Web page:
Archive

An A’s declining worth: Earning what’s fair | TribLIVE.com
Editorials

An A’s declining worth: Earning what’s fair

njlonagrad6061517
Louis Raggiunti | For the Tribune-Review
North Allegheny graduates toss their caps in celebration June 9, 2017.
njlonagrad6061517
Louis Raggiunti | For the Tribune-Review
North Allegheny graduates toss their caps in celebration June 9, 2017.

The “curve” on which students once were graded has been distorted beyond recognition by grade inflation at the high-school level, where the portion of graduates with A grade-point averages “has grown sharply over the past generation, even as average SAT scores have fallen,” USA Today reports.

Researchers from the SAT-running College Board and the University of Georgia found grade-A-average students increased from 38.9 percent of high-school graduates in 1998 to 47 percent in 2016. During that period, however, they also found the “average SAT score fell from 1,026 to 1,002 on a 1,600-point scale.” And as high-school grads’ average SAT scores fell over those 18 years, their average GPA rose from 3.27 to 3.88, according to a Harvard Graduate School of Education study.

It’s all too reminiscent of what’s been going on in higher education since the 1960s — when, GradeInflation.com founder and former Duke University scholar Stuart Rojstaczer says, professors increasingly issued higher grades to keep students from dropping out and losing their college deferments from the Vietnam-era draft. Today, he says, almost half of all college grades are A grades.

It’s incumbent upon teachers, students, parents, school boards, superintendents, state and federal education officials and the College Board to address average SAT scores’ disconnect with high-school grades. Otherwise, high-school A grades will remain worth less than they were decades ago — or lose even more value.

TribLIVE commenting policy

You are solely responsible for your comments and by using TribLive.com you agree to our Terms of Service.

We moderate comments. Our goal is to provide substantive commentary for a general readership. By screening submissions, we provide a space where readers can share intelligent and informed commentary that enhances the quality of our news and information.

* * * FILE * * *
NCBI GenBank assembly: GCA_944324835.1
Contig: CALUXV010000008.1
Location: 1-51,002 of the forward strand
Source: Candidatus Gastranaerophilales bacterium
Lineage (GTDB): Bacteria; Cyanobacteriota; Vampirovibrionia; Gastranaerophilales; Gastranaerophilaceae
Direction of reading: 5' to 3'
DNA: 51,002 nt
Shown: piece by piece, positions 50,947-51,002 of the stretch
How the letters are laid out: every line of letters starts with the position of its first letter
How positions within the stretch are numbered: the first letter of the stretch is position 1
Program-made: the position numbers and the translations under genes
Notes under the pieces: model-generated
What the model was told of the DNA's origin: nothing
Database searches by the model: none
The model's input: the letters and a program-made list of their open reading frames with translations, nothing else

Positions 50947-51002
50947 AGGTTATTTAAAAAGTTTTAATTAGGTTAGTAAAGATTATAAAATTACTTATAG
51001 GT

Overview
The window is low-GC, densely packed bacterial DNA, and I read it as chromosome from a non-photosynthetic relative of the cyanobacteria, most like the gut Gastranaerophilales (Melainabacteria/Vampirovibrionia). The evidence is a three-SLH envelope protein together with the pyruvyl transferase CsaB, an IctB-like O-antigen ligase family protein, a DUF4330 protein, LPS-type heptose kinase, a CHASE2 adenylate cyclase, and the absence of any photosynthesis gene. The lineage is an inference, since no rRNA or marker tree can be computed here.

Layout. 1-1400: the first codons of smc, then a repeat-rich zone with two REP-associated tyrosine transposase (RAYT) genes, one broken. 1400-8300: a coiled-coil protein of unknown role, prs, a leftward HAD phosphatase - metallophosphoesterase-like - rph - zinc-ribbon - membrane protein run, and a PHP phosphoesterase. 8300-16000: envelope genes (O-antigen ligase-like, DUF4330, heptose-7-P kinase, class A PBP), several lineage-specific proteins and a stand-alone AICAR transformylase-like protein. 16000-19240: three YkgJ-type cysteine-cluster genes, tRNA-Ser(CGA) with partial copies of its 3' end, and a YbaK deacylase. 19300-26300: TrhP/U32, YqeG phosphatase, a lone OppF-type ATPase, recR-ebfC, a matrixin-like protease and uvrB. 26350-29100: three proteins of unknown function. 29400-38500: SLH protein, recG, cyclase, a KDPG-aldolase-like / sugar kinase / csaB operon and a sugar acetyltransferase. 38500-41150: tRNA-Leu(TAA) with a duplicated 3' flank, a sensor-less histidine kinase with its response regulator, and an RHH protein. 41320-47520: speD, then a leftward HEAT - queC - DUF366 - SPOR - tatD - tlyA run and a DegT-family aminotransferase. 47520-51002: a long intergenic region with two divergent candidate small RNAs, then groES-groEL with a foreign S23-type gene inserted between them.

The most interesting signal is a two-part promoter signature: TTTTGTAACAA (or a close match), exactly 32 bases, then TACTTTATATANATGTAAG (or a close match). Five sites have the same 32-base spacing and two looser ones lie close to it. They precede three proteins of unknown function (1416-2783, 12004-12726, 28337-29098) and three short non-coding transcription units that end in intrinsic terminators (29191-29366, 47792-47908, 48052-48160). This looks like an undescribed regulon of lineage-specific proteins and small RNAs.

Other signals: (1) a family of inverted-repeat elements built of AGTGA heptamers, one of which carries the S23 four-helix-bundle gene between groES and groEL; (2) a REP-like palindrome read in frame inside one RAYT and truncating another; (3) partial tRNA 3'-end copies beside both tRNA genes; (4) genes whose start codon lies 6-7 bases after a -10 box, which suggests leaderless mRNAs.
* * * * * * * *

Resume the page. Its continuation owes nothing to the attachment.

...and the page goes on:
While most comments will be posted if they are on-topic and not abusive, moderating decisions are subjective. We will make them as carefully and consistently as we can. Because of the volume of reader comments, we cannot review individual moderation decisions with readers.

We value thoughtful comments representing a range of views that make their point quickly and politely. We make an effort to protect discussions from repeated comments either by the same reader or different readers

We follow the same standards for taste as the daily newspaper. A few things we won't tolerate: personal attacks, obscenity, vulgarity, profanity (including expletives and letters followed by dashes), commercial promotion, impersonations, incoherence, proselytizing and SHOUTING. Don't include URLs to Web sites.

We do not edit comments. They are either approved or deleted. We reserve the right to edit a comment that is quoted or excerpted in an article. In this case, we may fix spelling and punctuation.

We welcome strong opinions and criticism of our work, but we don't want comments to become bogged down with discussions of our policies and we will moderate accordingly.

We appreciate it when readers and people quoted in articles or blog posts point out errors of fact or emphasis and will investigate all assertions. But these suggestions should be sent via e-mail. To avoid distracting other readers, we won't publish comments that suggest a correction. Instead, corrections will be made in a blog post or in an article.